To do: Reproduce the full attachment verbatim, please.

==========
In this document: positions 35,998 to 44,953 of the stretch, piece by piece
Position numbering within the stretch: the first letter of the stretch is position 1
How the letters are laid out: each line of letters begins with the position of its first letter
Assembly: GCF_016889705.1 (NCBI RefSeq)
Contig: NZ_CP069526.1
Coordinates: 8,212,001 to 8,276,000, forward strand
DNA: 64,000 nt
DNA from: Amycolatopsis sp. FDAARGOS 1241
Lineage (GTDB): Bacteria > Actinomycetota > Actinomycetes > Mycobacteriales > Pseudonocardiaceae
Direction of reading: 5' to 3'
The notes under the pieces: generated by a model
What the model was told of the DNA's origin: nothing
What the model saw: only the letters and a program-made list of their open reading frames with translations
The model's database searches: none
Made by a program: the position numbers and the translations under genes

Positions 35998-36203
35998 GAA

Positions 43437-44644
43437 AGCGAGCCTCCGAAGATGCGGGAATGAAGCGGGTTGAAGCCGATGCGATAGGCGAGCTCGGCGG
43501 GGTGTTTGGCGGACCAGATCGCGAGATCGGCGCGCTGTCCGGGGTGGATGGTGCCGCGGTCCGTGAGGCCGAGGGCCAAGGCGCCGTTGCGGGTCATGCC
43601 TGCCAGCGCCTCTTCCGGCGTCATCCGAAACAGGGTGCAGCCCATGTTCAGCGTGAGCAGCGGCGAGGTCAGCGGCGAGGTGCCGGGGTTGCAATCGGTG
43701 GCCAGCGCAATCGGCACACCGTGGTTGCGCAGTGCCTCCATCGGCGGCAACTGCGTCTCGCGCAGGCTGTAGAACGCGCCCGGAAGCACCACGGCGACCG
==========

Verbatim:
In this document: positions 35,998 to 44,953 of the stretch, piece by piece
Position numbering within the stretch: the first letter of the stretch is position 1
How the letters are laid out: each line of letters begins with the position of its first letter
Assembly: GCF_016889705.1 (NCBI RefSeq)
Contig: NZ_CP069526.1
Coordinates: 8,212,001 to 8,276,000, forward strand
DNA: 64,000 nt
DNA from: Amycolatopsis sp. FDAARGOS 1241
Lineage (GTDB): Bacteria > Actinomycetota > Actinomycetes > Mycobacteriales > Pseudonocardiaceae
Direction of reading: 5' to 3'
The notes under the pieces: generated by a model
What the model was told of the DNA's origin: nothing
What the model saw: only the letters and a program-made list of their open reading frames with translations
The model's database searches: none
Made by a program: the position numbers and the translations under genes

Positions 35998-36203
35998 GAA

Positions 43437-44644
43437 AGCGAGCCTCCGAAGATGCGGGAATGAAGCGGGTTGAAGCCGATGCGATAGGCGAGCTCGGCGG
43501 GGTGTTTGGCGGACCAGATCGCGAGATCGGCGCGCTGTCCGGGGTGGATGGTGCCGCGGTCCGTGAGGCCGAGGGCCAAGGCGCCGTTGCGGGTCATGCC
43601 TGCCAGCGCCTCTTCCGGCGTCATCCGAAACAGGGTGCAGCCCATGTTCAGCGTGAGCAGCGGCGAGGTCAGCGGCGAGGTGCCGGGGTTGCAATCGGTG
43701 GCCAGCGCAATCGGCACACCGTGGTTGCGCAGTGCCTCCATCGGCGGCAACTGCGTCTCGCGCAGGCTGTAGAACGCGCCCGGAAGCACCACGGCGACCG